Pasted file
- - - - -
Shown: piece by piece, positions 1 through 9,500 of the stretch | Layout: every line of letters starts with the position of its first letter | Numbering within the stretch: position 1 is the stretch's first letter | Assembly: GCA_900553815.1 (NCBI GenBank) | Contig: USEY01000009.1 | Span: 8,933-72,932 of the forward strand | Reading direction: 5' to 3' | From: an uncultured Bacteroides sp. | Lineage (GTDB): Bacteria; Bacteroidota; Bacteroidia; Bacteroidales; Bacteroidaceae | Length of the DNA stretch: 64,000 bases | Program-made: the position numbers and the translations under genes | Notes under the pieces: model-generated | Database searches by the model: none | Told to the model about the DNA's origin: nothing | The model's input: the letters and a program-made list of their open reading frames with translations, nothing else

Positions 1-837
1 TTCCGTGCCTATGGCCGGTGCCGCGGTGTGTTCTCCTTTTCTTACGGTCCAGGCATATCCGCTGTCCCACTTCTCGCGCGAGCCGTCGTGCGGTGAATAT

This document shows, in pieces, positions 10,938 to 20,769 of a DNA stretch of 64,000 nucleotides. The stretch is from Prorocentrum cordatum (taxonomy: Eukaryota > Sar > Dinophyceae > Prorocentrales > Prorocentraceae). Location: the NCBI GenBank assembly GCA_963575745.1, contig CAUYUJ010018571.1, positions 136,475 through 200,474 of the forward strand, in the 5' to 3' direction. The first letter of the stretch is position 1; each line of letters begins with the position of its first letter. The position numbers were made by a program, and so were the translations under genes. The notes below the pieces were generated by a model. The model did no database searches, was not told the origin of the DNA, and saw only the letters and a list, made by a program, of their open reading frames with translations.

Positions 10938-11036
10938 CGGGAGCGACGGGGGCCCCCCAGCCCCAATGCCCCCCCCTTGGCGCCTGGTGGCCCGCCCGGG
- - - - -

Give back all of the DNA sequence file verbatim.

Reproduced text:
Shown: piece by piece, positions 1 through 9,500 of the stretch | Layout: every line of letters starts with the position of its first letter | Numbering within the stretch: position 1 is the stretch's first letter | Assembly: GCA_900553815.1 (NCBI GenBank) | Contig: USEY01000009.1 | Span: 8,933-72,932 of the forward strand | Reading direction: 5' to 3' | From: an uncultured Bacteroides sp. | Lineage (GTDB): Bacteria; Bacteroidota; Bacteroidia; Bacteroidales; Bacteroidaceae | Length of the DNA stretch: 64,000 bases | Program-made: the position numbers and the translations under genes | Notes under the pieces: model-generated | Database searches by the model: none | Told to the model about the DNA's origin: nothing | The model's input: the letters and a program-made list of their open reading frames with translations, nothing else

Positions 1-837
1 TTCCGTGCCTATGGCCGGTGCCGCGGTGTGTTCTCCTTTTCTTACGGTCCAGGCATATCCGCTGTCCCACTTCTCGCGCGAGCCGTCGTGCGGTGAATAT

This document shows, in pieces, positions 10,938 to 20,769 of a DNA stretch of 64,000 nucleotides. The stretch is from Prorocentrum cordatum (taxonomy: Eukaryota > Sar > Dinophyceae > Prorocentrales > Prorocentraceae). Location: the NCBI GenBank assembly GCA_963575745.1, contig CAUYUJ010018571.1, positions 136,475 through 200,474 of the forward strand, in the 5' to 3' direction. The first letter of the stretch is position 1; each line of letters begins with the position of its first letter. The position numbers were made by a program, and so were the translations under genes. The notes below the pieces were generated by a model. The model did no database searches, was not told the origin of the DNA, and saw only the letters and a list, made by a program, of their open reading frames with translations.

Positions 10938-11036
10938 CGGGAGCGACGGGGGCCCCCCAGCCCCAATGCCCCCCCCTTGGCGCCTGGTGGCCCGCCCGGG